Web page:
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fitting tournaments into the calendar

About a dozen bots have been updated in the last week, and a bunch of new bots have been uploaded this month. We’re going through a burst of activity similar to the one around the previous SSCAI tournament.

The reason might be that the CIG tournament is coming up. The timing fits, but other evidence is not as clear. I don’t see an upcoming tournament as a good reason to release new rushbots, or to put out an instance of McRave playing terran (Sparks). But only the bot authors know their own motivations. Maybe some will comment?

A tournament in April or thereabouts might be a good way to maintain interest, if tournaments really are good motivation. Thinking about the timescale on which interest waxes and wanes, I guess April would be about right, depending on how long the tournament runs. The CIG and AIIDE tournaments are tied to academic conferences and can’t be moved around the calendar, and SSCAIT traditionally runs starting near the end of the year. It’s possible that a gap-filling tournament, if people see it as important, might keep the scene lively. Well, it’s a speculative idea, but spacing tournaments around the calendar makes sense. Authors should have time to make updates before the next submission.

Sparks, by the way, has a pretty good strategy. It is McRave set to play terran, and obviously some thought has been put into the terran, though McRave’s protoss play is more sophisticated (so it will presumably play as protoss in tournaments). I imagine it is named after “sparks terran,” which was traditionally a sunken bust timed for just before mutalisks came out. (Sparks terran is a strategy I’ve been keeping in mind as tough for a zerg bot to counter when following a mutalisk plan. Luckily for Steamhammer, it’s not easy to implement well. Tscmoo comes closest but is missing skills.) Today people often say “sparks terran” and mean nothing more than straight infantry play.

Anyway, Sparks the bot opens with 2 barracks and puts its first marines in the mineral line for safety. When it has enough it transfers them to the ramp, arranging them in a nice arc. When stim is done, upgrades are started, and medics are available, it moves out to attack. A terran should stop the attack easily; a protoss shouldn’t have much trouble if it saw what was coming; but a zerg needs to pay attention and defend smartly to hold. It’s a good attack timing.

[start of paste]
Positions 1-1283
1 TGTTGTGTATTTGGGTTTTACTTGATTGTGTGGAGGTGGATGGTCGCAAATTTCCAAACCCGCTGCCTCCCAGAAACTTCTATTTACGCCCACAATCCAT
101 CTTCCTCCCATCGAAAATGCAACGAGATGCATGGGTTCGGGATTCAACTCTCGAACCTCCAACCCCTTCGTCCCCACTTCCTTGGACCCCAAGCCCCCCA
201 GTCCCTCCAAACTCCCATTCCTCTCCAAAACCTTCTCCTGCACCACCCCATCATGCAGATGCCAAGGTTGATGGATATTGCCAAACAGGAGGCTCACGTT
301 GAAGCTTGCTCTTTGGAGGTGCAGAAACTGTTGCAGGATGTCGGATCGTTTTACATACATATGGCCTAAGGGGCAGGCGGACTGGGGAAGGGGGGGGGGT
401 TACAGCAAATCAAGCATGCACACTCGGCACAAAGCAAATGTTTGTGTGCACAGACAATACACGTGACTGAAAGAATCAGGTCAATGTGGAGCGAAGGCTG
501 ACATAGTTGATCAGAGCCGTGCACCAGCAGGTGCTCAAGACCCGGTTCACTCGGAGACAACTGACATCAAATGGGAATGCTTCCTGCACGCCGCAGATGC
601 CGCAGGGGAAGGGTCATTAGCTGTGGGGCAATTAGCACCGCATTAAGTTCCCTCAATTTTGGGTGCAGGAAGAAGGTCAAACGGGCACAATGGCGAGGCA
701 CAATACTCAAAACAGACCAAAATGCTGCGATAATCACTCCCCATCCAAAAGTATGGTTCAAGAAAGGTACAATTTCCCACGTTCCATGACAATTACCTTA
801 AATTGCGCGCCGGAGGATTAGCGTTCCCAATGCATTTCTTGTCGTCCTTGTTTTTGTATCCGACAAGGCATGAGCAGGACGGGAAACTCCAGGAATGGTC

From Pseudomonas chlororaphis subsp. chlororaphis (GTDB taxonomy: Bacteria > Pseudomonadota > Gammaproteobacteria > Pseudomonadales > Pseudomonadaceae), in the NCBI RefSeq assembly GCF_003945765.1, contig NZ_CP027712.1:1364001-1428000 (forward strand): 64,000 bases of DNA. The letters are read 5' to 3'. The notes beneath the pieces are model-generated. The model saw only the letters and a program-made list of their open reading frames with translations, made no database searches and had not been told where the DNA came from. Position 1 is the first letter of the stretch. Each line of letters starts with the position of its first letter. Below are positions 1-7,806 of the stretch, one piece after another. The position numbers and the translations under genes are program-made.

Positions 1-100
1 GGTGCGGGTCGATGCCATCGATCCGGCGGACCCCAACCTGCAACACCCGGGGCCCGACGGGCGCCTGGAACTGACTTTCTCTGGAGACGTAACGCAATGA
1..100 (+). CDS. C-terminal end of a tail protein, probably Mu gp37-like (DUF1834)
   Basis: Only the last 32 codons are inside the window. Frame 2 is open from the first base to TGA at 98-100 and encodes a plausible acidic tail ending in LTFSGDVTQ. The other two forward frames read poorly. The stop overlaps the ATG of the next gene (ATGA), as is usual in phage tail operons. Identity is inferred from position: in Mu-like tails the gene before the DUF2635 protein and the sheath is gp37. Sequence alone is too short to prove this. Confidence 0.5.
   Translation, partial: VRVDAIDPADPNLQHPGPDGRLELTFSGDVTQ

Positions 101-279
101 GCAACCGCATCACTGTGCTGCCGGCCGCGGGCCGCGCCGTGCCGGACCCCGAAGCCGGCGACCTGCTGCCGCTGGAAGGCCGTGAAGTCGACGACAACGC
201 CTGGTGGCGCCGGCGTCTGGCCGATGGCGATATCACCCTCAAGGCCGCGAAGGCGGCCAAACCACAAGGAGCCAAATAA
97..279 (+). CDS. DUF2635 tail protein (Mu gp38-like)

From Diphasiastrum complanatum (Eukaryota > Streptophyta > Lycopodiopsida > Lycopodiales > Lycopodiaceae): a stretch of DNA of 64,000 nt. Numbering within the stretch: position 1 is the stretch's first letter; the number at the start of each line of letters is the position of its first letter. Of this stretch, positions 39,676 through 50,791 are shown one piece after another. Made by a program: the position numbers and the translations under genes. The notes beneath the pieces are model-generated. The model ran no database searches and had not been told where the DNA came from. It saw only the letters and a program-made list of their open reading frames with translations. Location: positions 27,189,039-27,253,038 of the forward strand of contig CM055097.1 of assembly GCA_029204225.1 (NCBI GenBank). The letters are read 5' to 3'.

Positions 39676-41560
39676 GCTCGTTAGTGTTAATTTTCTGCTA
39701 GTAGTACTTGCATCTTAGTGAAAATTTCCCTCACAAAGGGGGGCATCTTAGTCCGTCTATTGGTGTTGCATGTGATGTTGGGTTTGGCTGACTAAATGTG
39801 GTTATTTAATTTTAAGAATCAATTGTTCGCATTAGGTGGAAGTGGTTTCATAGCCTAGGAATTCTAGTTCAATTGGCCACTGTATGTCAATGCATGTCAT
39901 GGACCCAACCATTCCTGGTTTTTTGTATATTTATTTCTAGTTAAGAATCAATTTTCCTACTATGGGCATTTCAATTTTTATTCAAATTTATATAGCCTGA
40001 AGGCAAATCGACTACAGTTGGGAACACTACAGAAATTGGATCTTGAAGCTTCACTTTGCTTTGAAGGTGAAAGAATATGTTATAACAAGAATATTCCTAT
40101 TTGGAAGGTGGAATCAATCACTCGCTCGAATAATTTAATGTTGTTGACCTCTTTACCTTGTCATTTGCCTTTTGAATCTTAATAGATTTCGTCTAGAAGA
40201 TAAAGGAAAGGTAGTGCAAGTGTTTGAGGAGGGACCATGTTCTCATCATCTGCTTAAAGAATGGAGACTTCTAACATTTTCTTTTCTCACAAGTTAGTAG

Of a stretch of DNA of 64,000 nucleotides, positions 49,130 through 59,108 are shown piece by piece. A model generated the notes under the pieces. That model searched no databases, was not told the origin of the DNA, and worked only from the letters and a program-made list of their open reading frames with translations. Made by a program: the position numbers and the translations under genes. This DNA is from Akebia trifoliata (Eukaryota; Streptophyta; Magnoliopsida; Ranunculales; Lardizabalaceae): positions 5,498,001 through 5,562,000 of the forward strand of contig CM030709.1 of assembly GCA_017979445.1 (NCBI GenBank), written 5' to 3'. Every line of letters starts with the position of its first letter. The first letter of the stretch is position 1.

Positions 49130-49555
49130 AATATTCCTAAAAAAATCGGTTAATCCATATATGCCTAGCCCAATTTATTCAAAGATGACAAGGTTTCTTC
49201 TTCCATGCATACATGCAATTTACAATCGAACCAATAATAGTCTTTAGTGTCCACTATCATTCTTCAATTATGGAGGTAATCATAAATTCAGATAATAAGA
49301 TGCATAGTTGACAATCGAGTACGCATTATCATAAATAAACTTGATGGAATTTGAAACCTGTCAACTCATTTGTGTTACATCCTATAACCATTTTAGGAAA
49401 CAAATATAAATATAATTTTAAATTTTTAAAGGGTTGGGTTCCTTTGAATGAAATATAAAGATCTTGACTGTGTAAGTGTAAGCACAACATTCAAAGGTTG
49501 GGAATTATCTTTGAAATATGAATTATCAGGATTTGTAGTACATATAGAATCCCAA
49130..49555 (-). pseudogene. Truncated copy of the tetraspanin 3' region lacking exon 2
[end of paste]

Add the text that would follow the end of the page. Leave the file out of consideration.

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Comments

McRave on :

I spent about 2 hours making Sparks from my McRave code, so far it should be a reasonable mid-tier bot for people to code around. It beat McRave actually but I think that's because the Dragoon micro was broken.

krasi0 on :

One of my openings resembles yours although I also include wraiths and almost never expand in that case. Not sure if it is Sparks or not, I coded up to punish greedy Zergs (although there is an equivalent in all three Tv* matchups).

Jay Scott on :

The build that Sparks plays is a pretty standard sparks terran build, down to details like ebay before academy and timing of the third barracks. It should counter 3 hatch muta unless zerg recognizes it early enough and adapts (which Steamhammer doesn’t), and it should counter anything more greedy too.

krasi0 on :

Jay, what format do you suggest the April tournament to be? I guess we could discuss any ideas with Michal C. and organize a small tournament around that time

Jay Scott on :

Assuming somebody wants to run it? Any format that people see as serious, I would say. How it’s presented seems more important. One idea would be to bill it as preparation for the academic CIG and AIIDE competitions. If so, it should be timed to start late enough for people to see the connection and finish early enough that authors have time to adjust their bots based on the results.

jtolmar on :

A small tournament would be easier to run, and would be easier to arrange live commentary for. I'd love to see a co-casting setup with a Starcraft expert and an AI expert. That suggests a single-elimination invitational as the format (selecting interesting bots whose authors are willing to explain their bots to the AI commentator).

Jay Scott on :

Another idea would be to position it not as supporting the major tournaments, but alternative to them. In that case, bill it as just-for-fun and pick a format like single elimination which favors excitement over seriousness. Slightly wacky rules or funny prizes would be good—”And the Swiss Cheese award for the shortest games goes to....”

jtolmar on :

For a silly tournament, you could take the "AI commentator" I mentioned in the other comment far too literally, get a bunch of people to submit new observer bots, and run a tournament for them (based on popularity polls, American Idol style).

Thomas on :

With a just for fun tournament, you could also use nonstandard maps. Something like having the whole tournament on Blood Bath. Or maybe an island map. Or throw in a lot of strange maps to test the bots versatility.... I think a tournament like that would push the bots in a new way.

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